15.10 - Retrieving Period Data - ODBC Driver for Teradata

ODBC Driver for Teradata User Guide

prodname
ODBC Driver for Teradata
vrm_release
15.10
category
User Guide
featnum
B035-2509-035K

Period data received from the database can be retrieved in a character format (SQL_C_CHAR and SQL_C_WCHAR) or as binary data (SQL_C_BINARY).

The default conversion as specified by SQL_C_DEFAULT is the same as the conversion specified by SQL_C_BINARY.

Period SQL to Character C type Conversion

Table 44 shows the format of returned data when retrieving it in a character format:

 

Table 44: Returned Data Retrieved in Character Format 

Period SQL Type

Conversion to SQL_C_CHAR or SQL_C_WCHAR

SQL_PERIOD_DATE

The result is a character string:

(‘yyyy-mm-dd’, ‘yyyy-mm-dd’)

where the beginning and ending date bounds are converted to the ‘yyyy-mm-dd’ format that is always used by the ODBC specification when converting date SQL data (SQL_TYPE_DATE) to the character C data.

Example:

(‘2007-05-01’, ‘2007-06-01’)

SQL_PERIOD_TIME

The result is a character string in the following format:

(‘hh:mi:ss[.f....]’, ‘hh:mi:ss[.f...]’)

where the beginning and ending time bounds are converted to the “hh:mi:ss” format that is always used by the ODBC specification when converting time SQL data (SQL_TYPE_TIME) to character C data.

The “[.f...]” indicates the optional fractional seconds. It is only included if the Period timestamp precision is non-zero. Up to 6 digits can be used for fractional seconds (ODBC allows for 9, but Period timestamps are limited to 6).

Example:

(‘06:20:21’, ‘17:12:00’)

SQL_PERIOD_TIME_WITH_TIME_ZONE

The result is a character string in the following format:

(‘hh:mi:ss[.f...]+-hh:mi’’, ‘hh:mi:ss[.f...]+-hh:mi’’)

where the beginning and ending time bounds are converted to the “hh:mi:ss+-hh:mi’” format that is used by the ODBC driver when converting TIME WITH TIME ZONE to character C data.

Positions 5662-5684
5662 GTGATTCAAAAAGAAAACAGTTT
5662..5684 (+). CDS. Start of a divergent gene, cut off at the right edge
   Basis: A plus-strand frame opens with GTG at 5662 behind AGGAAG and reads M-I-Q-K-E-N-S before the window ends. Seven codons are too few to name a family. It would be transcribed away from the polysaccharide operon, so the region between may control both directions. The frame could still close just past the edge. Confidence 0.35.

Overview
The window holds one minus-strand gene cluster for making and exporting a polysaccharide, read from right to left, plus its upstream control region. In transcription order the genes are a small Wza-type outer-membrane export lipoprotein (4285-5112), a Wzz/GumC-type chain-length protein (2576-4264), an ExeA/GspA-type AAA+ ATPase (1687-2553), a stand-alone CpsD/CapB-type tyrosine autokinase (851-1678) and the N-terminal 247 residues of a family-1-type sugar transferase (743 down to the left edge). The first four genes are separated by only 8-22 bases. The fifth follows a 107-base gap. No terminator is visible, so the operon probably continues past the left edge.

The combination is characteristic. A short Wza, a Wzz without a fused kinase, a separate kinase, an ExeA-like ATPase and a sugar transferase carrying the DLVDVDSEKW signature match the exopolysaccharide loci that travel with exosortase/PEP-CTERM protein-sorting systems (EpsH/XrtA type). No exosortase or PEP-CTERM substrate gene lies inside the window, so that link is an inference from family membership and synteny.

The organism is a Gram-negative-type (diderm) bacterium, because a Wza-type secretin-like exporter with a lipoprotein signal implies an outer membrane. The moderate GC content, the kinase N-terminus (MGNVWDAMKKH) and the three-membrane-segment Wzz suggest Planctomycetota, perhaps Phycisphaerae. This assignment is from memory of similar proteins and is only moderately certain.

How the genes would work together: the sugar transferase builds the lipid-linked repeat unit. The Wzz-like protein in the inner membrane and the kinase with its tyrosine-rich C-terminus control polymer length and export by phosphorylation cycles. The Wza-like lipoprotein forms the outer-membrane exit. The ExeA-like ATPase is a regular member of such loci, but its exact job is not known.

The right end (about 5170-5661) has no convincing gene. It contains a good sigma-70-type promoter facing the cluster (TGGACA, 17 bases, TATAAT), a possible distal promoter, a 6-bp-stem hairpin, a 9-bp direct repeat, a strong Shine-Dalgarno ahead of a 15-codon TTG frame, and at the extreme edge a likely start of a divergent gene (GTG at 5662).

Example:

(‘06:20:21.22+02:00’, ‘17:12:00.22+02:00’)

SQL_PERIOD_TIMESTAMP

The result is a character string:

(‘yyyy-mm-dd hh:mi:ss[.f...]’, ‘yyyy-mm-dd hh:mi:ss[.f...]’)

where the beginning and ending timestamp bounds are converted to the “yyyy-mm-dd hh:mi:ss[.f....]” format that is always used by the ODBC specification when converting timestamp SQL data to character C data.

Example:

(‘2007-07-04 22:11:43.37’, ‘2007-07-04 22:11:50.00’)

SQL_PERIOD_TIMESTAMP_
WITH_TIME_ZONE

The result is the same as SQL_PERIOD_TIMESTAMP with the addition of the ‘+-hh:mi’ as described for SQL_PERIOD_TIME_WITH_TIME_ZONE.

ODBC Driver for Teradata returns SQL_ERROR from the conversion if the receiving buffer is too small. This is unlike DateTime types where a conversion to C character can result in SQL_SUCCESS_WITH_INFO and a truncated string. The reason for the difference is that a truncated DateTime string might be useful for the applications (for example: a truncated SQL_DATE might be used to obtain just the year), but a truncated Period string is not.

Period SQL to Binary C type Conversion

Table 45 shows the format of returned data when retrieving it in a binary format.

 

Table 45: Returned Data Retrieved in Binary Format 

Period Data Type

Number of Bytes

Members Passed

Members Detail (in the order specified)

PERIOD(DATE)

8

2 DATE members

Date: 4-byte, signed integer. This integer represents a date in the same manner as for a DATE data type (for example, 10000*(year-1900)) + (100*month) + day)

PERIOD(TIME(n))